This blog is intended to go along with Population: An Introduction to Concepts and Issues, by John R. Weeks, published by Cengage Learning. The latest edition is the 12th (it came out in 2015), but this blog is meant to complement any edition of the book by showing the way in which demographic issues are regularly in the news.

If you are a user of my textbook and would like to suggest a blog post idea, please email me at:

Saturday, March 9, 2019

Hispanic Fertility is Dropping in the U.S.

I have not blogged for a while because I am working very hard to finish up the 13th edition of POPULATION, which should be available this Fall. However, I had to say something today because so many of you sent me a link to the New York Times story on the fertility decline among Hispanics in the U.S. The NYT story is based largely on a report just out from the National Research Center on Hispanic Children & Families in Bethesda, Maryland, and their report is based on data compiled by the National Center for Health Statistics of the U.S. Centers for Disease Control and Prevention. Here's the bottom line:
Between 2006 and 2017, the Hispanic fertility rate fell by 31 percent, compared with just 5 percent for white women and 11 percent for black women. The especially large decline among Hispanic women is likely driven, in part, by recent changes in the composition of the U.S. Hispanic population. The share of U.S. Latinos who are foreign-born is getting smaller, and foreign-born Hispanic women generally have higher fertility than U.S.-born Hispanic women.
Continued fertility declines among Hispanics will help push the total fertility rate in the U.S. even further below replacement level.
Fertility rates are dropping among all race/ethnic groups in the United States, and although the drop has been highest for Hispanic women, they do still have the highest birth rates of any group. I agree with the assessment that the higher percentage of U.S.-born Hispanics is very influential in these trends, but keep in mind that this is largely because of the recent steep drop in migration from Mexico, which is closely related to the precipitous drop in fertility within Mexico.

Back in January I was on TV here in San Diego talking about the decline in the birth rate in the United States, and if you'd like to check that out, follow this link to KUSI-TV, and go in about 15 minutes--I was the third guest on the "San Diego People" program.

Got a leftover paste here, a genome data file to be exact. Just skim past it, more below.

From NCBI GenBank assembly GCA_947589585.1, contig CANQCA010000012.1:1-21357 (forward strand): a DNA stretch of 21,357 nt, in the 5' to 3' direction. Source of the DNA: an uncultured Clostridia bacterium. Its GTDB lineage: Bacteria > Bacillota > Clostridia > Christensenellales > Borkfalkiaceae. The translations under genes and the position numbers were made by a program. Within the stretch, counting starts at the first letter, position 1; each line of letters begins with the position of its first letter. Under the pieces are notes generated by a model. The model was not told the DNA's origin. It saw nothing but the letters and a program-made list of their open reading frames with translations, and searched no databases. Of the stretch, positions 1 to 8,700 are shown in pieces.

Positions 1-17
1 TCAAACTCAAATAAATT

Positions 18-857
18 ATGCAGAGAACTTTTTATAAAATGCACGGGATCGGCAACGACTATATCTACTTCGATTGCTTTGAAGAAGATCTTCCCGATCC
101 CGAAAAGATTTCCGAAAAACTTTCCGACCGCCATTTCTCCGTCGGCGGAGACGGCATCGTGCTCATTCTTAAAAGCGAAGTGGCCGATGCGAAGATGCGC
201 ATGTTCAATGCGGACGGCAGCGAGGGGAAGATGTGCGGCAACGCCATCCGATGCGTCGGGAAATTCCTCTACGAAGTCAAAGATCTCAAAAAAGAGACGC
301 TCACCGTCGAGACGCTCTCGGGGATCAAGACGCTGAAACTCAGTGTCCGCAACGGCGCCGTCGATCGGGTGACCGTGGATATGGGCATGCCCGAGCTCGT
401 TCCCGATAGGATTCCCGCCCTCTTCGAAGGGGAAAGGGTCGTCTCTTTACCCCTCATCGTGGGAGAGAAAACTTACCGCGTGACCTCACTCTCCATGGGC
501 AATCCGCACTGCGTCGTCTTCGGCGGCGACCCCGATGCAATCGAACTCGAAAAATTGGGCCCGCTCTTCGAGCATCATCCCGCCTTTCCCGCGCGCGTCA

OK--back to the 13th edition...

Wednesday, January 16, 2019

Pakistan's Supreme Court Drops "Population Bomb"

The Supreme Court of Pakistan yesterday produced a genuine "wow" moment when they urged the country to strive for a two child per family norm. The Times of India reports that:
Describing Pakistan's rapidly growing population as a "ticking timebomb", the Supreme Court Tuesday urged religious scholars, the civil society and the government to back population control measures, including a two children per family norm, in the Muslim-majority country.
A three-member bench led by Chief Justice Saqib Nisar made the observations during a hearing in a case related to population control in Pakistan, now the world's fifth most populous.
"The increasing population is a burden on the country's resources. It is about the future of the next generation. It would be unfortunate if the population is not controlled. Two children per home will help to control the population. There is a need for a campaign on the matter," the apex court was quoted as saying by the report. "The entire nation needs to stand together to control the population," the chief justice said.
The Pakistan Medical Association (PMA) has also voiced its concern at the rapid increase of population in the country, calling it a looming disaster.
In a recent press statement, the PMA said the birth of 15,000 babies in Pakistan on the 1st day of 2019 was alarming. The PMA thinks that it is a distressing situation as at the moment as 60 per cent of the national population stands below the age of 25 years; 25 million children are not going to school and 90 per cent the population is not being provided with clean drinking water. Malnutrition is another big issue and food scarcity is a big problem, the association said. 
The PMA said it believes that the unchecked rise in the population is a looming disaster, and concrete steps should be taken to implement family planning and make people-friendly economic policies to overcome these difficulties and save the coming generations.
Pakistan has wrestled with the question of family planning for most of its history. During the 1950s and 1960s there were concerted efforts to organize government-sponsored programs, but political instability has undermined their efficacy over time. With any luck, this time will be different.